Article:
Alaska Native tribes sue Feds over Ambler Road decision

In this Aug. 1, 2014 photo provided by the National Park Service are male caribou antlers in...
In this Aug. 1, 2014 photo provided by the National Park Service are male caribou antlers in the Oolah Valley, likely the result of a grizzly kill as he migrated south for the winter at the Arctic National Park and Preserve in Alaska. The nation's northernmost national park says its new management plan will have to consider the effects of a new industrial road to the mining district of Ambler, the first road that would be constructed within its Maryland-sized boundaries. (AP Photo/National Park Service, Cadence Cook) (KTUU)
Published: Oct. 8, 2020 at 6:28 PM AKDT
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ANCHORAGE, Alaska (KTUU) - This week, a half dozen individual Alaska Native tribal councils and a tribal consortium filed a lawsuit over the federal government’s authorization to build the 211-mile Ambler Road.

The project aims to connect the Dalton Highway to the Ambler Mining District in Northwest Alaska. The state-owned Alaska Industrial Development and Export Authority is behind the project.

Earlier this year the Bureau of Land Management completed the final environmental review for the project. Then in July, a Joint Record of Decision green lighted the development.

The lawsuit claims that federal agencies violated multiple laws, including a portion of the Alaska National Interest Lands Conservation Act that addresses impacts to subsistence use.

“It has certain provisions in there to protect subsistence needs. And there is analysis that the federal agencies are required to go through when such a development goes through and is going to impact the subsistence needs of our villages,” Natasha Singh, General Counsel for Tanana Chiefs Conference said. “We believe that that process and analysis did not adhere to ANILCA 810.”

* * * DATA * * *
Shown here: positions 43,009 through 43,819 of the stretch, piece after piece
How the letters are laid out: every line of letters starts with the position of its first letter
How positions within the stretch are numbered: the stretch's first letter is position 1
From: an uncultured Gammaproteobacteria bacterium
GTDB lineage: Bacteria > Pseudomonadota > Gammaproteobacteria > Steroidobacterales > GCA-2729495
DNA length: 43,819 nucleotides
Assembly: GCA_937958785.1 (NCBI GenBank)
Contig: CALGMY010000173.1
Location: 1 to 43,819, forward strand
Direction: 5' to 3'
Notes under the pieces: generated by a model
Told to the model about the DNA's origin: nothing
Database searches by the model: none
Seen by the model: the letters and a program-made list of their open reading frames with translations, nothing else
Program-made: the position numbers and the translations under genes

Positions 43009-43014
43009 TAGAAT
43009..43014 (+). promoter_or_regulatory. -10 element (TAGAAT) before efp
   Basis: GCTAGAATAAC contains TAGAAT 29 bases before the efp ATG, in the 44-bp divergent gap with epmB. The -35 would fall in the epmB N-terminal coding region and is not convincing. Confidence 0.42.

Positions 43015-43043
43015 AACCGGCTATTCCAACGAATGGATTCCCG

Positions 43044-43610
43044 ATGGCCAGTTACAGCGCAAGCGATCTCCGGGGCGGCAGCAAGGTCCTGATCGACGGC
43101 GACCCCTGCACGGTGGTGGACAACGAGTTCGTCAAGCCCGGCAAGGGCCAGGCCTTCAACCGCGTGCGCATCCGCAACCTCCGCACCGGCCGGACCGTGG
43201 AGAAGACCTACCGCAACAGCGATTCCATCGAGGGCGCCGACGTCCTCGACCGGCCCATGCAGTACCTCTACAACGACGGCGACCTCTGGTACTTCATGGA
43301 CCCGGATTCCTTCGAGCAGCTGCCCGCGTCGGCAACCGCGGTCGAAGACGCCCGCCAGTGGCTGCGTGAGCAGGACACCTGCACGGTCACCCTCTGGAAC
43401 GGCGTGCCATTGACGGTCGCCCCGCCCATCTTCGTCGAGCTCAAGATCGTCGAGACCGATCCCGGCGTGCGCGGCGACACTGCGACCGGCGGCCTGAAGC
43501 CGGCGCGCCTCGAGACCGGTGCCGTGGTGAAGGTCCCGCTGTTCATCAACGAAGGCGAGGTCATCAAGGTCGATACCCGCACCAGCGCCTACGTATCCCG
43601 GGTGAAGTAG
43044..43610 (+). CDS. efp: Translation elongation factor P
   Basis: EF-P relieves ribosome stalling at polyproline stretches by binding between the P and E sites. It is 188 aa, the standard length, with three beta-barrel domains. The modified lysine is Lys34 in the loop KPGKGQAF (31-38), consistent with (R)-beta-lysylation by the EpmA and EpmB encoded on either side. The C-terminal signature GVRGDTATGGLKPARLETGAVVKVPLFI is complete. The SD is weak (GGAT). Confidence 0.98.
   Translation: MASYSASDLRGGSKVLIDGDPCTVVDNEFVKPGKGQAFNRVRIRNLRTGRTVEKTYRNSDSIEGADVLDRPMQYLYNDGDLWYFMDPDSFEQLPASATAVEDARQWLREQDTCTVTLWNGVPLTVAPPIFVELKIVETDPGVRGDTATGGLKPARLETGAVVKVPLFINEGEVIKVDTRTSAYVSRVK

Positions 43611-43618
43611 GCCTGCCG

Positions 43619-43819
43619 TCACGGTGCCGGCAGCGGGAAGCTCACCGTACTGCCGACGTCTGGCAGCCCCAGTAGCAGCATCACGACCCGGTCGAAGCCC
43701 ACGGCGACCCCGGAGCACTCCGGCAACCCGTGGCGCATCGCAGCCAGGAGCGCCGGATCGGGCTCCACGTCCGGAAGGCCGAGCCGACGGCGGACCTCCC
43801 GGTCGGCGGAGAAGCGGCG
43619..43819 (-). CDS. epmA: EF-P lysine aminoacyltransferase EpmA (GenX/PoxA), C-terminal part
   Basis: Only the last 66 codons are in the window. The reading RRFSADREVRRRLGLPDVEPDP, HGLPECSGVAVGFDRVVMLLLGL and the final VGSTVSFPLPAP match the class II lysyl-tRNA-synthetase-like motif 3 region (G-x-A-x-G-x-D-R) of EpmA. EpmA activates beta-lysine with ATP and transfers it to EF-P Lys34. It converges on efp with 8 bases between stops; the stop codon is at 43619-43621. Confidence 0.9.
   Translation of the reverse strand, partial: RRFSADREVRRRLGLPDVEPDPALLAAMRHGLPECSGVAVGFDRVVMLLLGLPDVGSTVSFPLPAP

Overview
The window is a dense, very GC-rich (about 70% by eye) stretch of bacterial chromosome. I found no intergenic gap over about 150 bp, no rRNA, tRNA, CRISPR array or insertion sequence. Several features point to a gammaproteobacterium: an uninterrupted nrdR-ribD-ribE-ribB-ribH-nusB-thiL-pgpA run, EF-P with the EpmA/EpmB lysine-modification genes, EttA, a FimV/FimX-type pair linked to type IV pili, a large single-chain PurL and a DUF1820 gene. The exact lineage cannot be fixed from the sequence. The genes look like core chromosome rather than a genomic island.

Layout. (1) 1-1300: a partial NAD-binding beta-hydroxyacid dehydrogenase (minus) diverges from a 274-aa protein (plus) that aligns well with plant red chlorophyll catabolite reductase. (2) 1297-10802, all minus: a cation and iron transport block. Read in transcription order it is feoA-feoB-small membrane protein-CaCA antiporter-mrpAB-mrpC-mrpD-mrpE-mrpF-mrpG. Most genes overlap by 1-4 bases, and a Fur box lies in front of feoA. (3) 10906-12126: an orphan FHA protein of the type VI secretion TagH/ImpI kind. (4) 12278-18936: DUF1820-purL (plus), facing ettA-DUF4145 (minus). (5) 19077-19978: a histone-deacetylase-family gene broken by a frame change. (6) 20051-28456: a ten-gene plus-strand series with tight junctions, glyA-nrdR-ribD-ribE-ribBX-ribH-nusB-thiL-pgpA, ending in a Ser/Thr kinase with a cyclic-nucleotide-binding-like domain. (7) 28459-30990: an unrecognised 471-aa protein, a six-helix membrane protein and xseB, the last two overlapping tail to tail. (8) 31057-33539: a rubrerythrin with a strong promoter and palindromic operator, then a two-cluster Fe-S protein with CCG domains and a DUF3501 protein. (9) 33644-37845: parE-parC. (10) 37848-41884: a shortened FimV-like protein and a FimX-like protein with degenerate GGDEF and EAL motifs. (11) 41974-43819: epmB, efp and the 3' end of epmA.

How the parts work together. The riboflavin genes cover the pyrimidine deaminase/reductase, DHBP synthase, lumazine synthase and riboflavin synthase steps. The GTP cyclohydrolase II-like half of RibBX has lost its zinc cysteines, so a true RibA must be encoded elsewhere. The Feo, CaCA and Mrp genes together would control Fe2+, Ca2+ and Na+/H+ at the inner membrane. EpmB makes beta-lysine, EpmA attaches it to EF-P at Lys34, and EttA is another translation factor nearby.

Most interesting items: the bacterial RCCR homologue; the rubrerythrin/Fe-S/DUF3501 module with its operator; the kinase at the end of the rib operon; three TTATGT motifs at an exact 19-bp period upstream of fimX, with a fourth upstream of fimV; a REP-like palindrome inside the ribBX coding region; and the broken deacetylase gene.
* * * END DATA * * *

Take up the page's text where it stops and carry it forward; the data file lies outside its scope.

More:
In addition to the Tanana Chiefs Conference, other plaintiffs in the lawsuit are Alatna Village Council, Allakaket Tribal Council, Evansville Tribal Council, Huslia Tribal Council, Tanana Tribal Council and Native Village of Kobuk Traditional Council.

Singh says that the input the tribes provided throughout the process was not adequately considered in the permitting process.

“A major concern is fishing, making sure fishing resources are protected. If you go into the plans of the project, it’s just basically a line on a map. There are no specifics in the plan of where the road is going to be. That means there’s no plans for bridges. There’s no plans for culverts. No plans for what that infrastructure even is going to look like and how that is potentially going to either harm or protect the fish resources,” Singh said. “And you’ll see in other states they’ve had to completely replace culverts that were actually harming the ability of fish species to spawn. We specifically raised that concern in probably every single tribal comment, and still yet there are no specific plans on how to protect fish species.”

Singh says that if the road is going to be built, the government agencies responsible for permitting should demonstrate that it will not harm subsistence resources. The plan outlined in the Record of Decision does not do that, she says.

“We’re asking the federal agencies to go back to the drawing board, follow the law they’re required to follow, and address the concerns as we laid out,” Singh said.

In a statement, a spokesperson for the Bureau of Land Management said the agencies stand by the environmental review used to make the decision on the project.

“During the course of this analysis, the BLM held over 35 public meetings in affected communities along the route throughout this three-year process. Our commonsense actions are lawful and based on the best available science. The Department will continue to implement President Trump’s agenda to create more American jobs, protect the safety of American workers, support domestic energy production and conserve our environment. We are confident the Courts will agree,” the statement said.

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